Detection of colistin resistant E. coli in children at pediatric hospital of Assiut University, using phenotypic and genotypic Methods

Document Type : Original Article


1 Medical Microbiology and Immunology Department, Faculty of Medicine, Assiut University, Assiut, Egypt

2 Gastroenterology and Hepatology Unit, Pediatric Department, Faculty of Medicine, Assiut University, Assiut, Egypt.

3 Department of Microbiology and Immunology, Faculty of Pharmacy, Sphinx University, New-Assiut, Egypt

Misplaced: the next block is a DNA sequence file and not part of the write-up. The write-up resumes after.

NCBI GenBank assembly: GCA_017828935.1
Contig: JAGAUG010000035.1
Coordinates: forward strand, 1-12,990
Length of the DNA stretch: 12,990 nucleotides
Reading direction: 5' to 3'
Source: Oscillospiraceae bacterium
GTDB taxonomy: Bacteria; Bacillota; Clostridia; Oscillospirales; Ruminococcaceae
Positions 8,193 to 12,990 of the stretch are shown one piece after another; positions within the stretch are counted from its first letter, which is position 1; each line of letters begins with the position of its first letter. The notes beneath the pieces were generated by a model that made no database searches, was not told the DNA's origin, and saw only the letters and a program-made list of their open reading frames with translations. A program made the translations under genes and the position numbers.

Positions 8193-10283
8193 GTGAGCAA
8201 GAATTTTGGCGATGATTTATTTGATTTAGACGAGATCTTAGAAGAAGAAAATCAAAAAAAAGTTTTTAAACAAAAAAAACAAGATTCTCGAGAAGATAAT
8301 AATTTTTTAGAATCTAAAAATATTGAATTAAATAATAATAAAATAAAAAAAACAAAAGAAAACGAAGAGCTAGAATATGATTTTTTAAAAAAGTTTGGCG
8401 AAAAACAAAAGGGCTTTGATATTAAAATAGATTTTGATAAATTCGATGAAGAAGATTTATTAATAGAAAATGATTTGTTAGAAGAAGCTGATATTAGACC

Background: The emergence of colistin-resistant strains is considered a great threat for the children suffering from diarrhea. This study aimed to screen for the presence of mcr-1 in Escherichia coli (E. coli) isolates collected from children with diarrhea and to compare between genotypic and phenotypic methods for detection of colisitin resistant E.coli carrying mcr-1gene. Methods: Isolation of E.coli was done followed by antimicrobial susceptibility test. Kirby-Baur disc diffusion was used to determine antimicrobial susceptibility, whereas broth microdilution (BMD) and the double disc synergy test (DDST) were used to determine colistin resistance. The screening for mcr-1 was used to investigate one probable mechanism of colistin resistance by PCR. Results: All mcr-1 E.coli isolates were resistant to ampicillin, while resistance to ampicillin/sulbactam, cefazolin, cefoxitin, ceftazidime and trimethoprim-sulphamethoxazol was 94.1% (32/34), 94.1% (32/34), 94.1% (32/34), 85.3% (29/34) and 70.6% (24/34) respectively. All mcr-1carrying E. coli strains were sensitive to tobramycin, amikacin and imipenem. Moderate resistance was noticed to piperacillin/ tazobactam(23/34) 67.6%, gentamycin 47.1% (16/34), and ciprofloxacin 44.1% (15/34). Thirty-one (91.2 %) mcr-1 positiveE. coli strains were multidrug resistant (MDR). Forty five out of 95 (47.4%) of E.coli isolates were positive for mcr-1 by DDST and 34 /95 (35.78%) of E. coli isolates were positive for mcr-1 by PCR. Conclusions: This study reported a high prevalence of colistin resistant E. coli harboring mcr-1 gene in young children in Pediatric Hospital of Assiut University. Broth microdilution is more accurate than DDST in detection of colistin resistance.


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